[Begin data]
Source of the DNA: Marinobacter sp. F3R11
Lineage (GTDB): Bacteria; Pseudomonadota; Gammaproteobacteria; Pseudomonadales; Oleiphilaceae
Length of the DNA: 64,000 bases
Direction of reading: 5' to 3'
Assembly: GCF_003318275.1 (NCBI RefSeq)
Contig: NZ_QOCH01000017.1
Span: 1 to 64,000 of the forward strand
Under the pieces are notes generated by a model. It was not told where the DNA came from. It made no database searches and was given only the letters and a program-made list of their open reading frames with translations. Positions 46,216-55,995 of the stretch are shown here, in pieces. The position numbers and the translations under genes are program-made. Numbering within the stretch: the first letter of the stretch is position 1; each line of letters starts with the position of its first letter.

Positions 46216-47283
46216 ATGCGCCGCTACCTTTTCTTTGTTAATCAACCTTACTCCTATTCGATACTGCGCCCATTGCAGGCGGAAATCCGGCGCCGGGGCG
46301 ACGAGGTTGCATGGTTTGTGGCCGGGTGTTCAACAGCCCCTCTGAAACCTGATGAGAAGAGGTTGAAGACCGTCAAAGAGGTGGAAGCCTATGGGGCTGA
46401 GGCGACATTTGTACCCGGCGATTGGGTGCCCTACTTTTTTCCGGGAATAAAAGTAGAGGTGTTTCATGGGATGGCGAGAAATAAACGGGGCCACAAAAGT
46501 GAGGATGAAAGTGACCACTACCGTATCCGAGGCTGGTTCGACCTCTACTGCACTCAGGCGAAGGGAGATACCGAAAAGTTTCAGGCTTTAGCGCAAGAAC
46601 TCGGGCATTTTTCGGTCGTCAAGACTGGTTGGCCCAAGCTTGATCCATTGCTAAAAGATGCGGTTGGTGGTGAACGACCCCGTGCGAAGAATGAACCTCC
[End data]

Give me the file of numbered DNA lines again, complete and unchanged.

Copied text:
Source of the DNA: Marinobacter sp. F3R11
Lineage (GTDB): Bacteria; Pseudomonadota; Gammaproteobacteria; Pseudomonadales; Oleiphilaceae
Length of the DNA: 64,000 bases
Direction of reading: 5' to 3'
Assembly: GCF_003318275.1 (NCBI RefSeq)
Contig: NZ_QOCH01000017.1
Span: 1 to 64,000 of the forward strand
Under the pieces are notes generated by a model. It was not told where the DNA came from. It made no database searches and was given only the letters and a program-made list of their open reading frames with translations. Positions 46,216-55,995 of the stretch are shown here, in pieces. The position numbers and the translations under genes are program-made. Numbering within the stretch: the first letter of the stretch is position 1; each line of letters starts with the position of its first letter.

Positions 46216-47283
46216 ATGCGCCGCTACCTTTTCTTTGTTAATCAACCTTACTCCTATTCGATACTGCGCCCATTGCAGGCGGAAATCCGGCGCCGGGGCG
46301 ACGAGGTTGCATGGTTTGTGGCCGGGTGTTCAACAGCCCCTCTGAAACCTGATGAGAAGAGGTTGAAGACCGTCAAAGAGGTGGAAGCCTATGGGGCTGA
46401 GGCGACATTTGTACCCGGCGATTGGGTGCCCTACTTTTTTCCGGGAATAAAAGTAGAGGTGTTTCATGGGATGGCGAGAAATAAACGGGGCCACAAAAGT
46501 GAGGATGAAAGTGACCACTACCGTATCCGAGGCTGGTTCGACCTCTACTGCACTCAGGCGAAGGGAGATACCGAAAAGTTTCAGGCTTTAGCGCAAGAAC
46601 TCGGGCATTTTTCGGTCGTCAAGACTGGTTGGCCCAAGCTTGATCCATTGCTAAAAGATGCGGTTGGTGGTGAACGACCCCGTGCGAAGAATGAACCTCC